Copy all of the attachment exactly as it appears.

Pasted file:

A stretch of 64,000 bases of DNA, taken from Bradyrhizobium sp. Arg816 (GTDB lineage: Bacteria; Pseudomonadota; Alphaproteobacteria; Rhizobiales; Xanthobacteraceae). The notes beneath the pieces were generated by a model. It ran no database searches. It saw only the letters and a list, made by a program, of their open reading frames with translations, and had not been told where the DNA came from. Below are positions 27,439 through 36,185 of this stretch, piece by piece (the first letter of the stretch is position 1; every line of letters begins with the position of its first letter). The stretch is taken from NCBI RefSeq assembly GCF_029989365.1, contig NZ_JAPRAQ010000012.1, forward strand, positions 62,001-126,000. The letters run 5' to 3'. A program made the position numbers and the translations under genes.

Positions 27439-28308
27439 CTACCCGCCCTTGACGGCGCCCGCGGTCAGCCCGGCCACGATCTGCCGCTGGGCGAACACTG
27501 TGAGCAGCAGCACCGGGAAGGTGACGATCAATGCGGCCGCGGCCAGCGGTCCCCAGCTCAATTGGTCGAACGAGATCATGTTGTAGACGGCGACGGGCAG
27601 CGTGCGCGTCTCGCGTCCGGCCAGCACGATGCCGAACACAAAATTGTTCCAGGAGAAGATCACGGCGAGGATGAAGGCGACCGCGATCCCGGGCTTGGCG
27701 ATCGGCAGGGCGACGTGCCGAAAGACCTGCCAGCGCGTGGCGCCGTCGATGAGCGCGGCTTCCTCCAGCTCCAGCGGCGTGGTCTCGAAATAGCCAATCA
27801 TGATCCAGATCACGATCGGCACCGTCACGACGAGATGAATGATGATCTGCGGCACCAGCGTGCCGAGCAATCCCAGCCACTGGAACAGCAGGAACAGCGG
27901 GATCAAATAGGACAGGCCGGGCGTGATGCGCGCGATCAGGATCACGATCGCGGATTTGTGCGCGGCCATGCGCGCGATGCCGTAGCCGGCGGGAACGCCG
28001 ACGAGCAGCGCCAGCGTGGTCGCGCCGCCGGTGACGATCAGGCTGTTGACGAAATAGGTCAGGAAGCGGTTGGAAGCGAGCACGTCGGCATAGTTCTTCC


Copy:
A stretch of 64,000 bases of DNA, taken from Bradyrhizobium sp. Arg816 (GTDB lineage: Bacteria; Pseudomonadota; Alphaproteobacteria; Rhizobiales; Xanthobacteraceae). The notes beneath the pieces were generated by a model. It ran no database searches. It saw only the letters and a list, made by a program, of their open reading frames with translations, and had not been told where the DNA came from. Below are positions 27,439 through 36,185 of this stretch, piece by piece (the first letter of the stretch is position 1; every line of letters begins with the position of its first letter). The stretch is taken from NCBI RefSeq assembly GCF_029989365.1, contig NZ_JAPRAQ010000012.1, forward strand, positions 62,001-126,000. The letters run 5' to 3'. A program made the position numbers and the translations under genes.

Positions 27439-28308
27439 CTACCCGCCCTTGACGGCGCCCGCGGTCAGCCCGGCCACGATCTGCCGCTGGGCGAACACTG
27501 TGAGCAGCAGCACCGGGAAGGTGACGATCAATGCGGCCGCGGCCAGCGGTCCCCAGCTCAATTGGTCGAACGAGATCATGTTGTAGACGGCGACGGGCAG
27601 CGTGCGCGTCTCGCGTCCGGCCAGCACGATGCCGAACACAAAATTGTTCCAGGAGAAGATCACGGCGAGGATGAAGGCGACCGCGATCCCGGGCTTGGCG
27701 ATCGGCAGGGCGACGTGCCGAAAGACCTGCCAGCGCGTGGCGCCGTCGATGAGCGCGGCTTCCTCCAGCTCCAGCGGCGTGGTCTCGAAATAGCCAATCA
27801 TGATCCAGATCACGATCGGCACCGTCACGACGAGATGAATGATGATCTGCGGCACCAGCGTGCCGAGCAATCCCAGCCACTGGAACAGCAGGAACAGCGG
27901 GATCAAATAGGACAGGCCGGGCGTGATGCGCGCGATCAGGATCACGATCGCGGATTTGTGCGCGGCCATGCGCGCGATGCCGTAGCCGGCGGGAACGCCG
28001 ACGAGCAGCGCCAGCGTGGTCGCGCCGCCGGTGACGATCAGGCTGTTGACGAAATAGGTCAGGAAGCGGTTGGAAGCGAGCACGTCGGCATAGTTCTTCC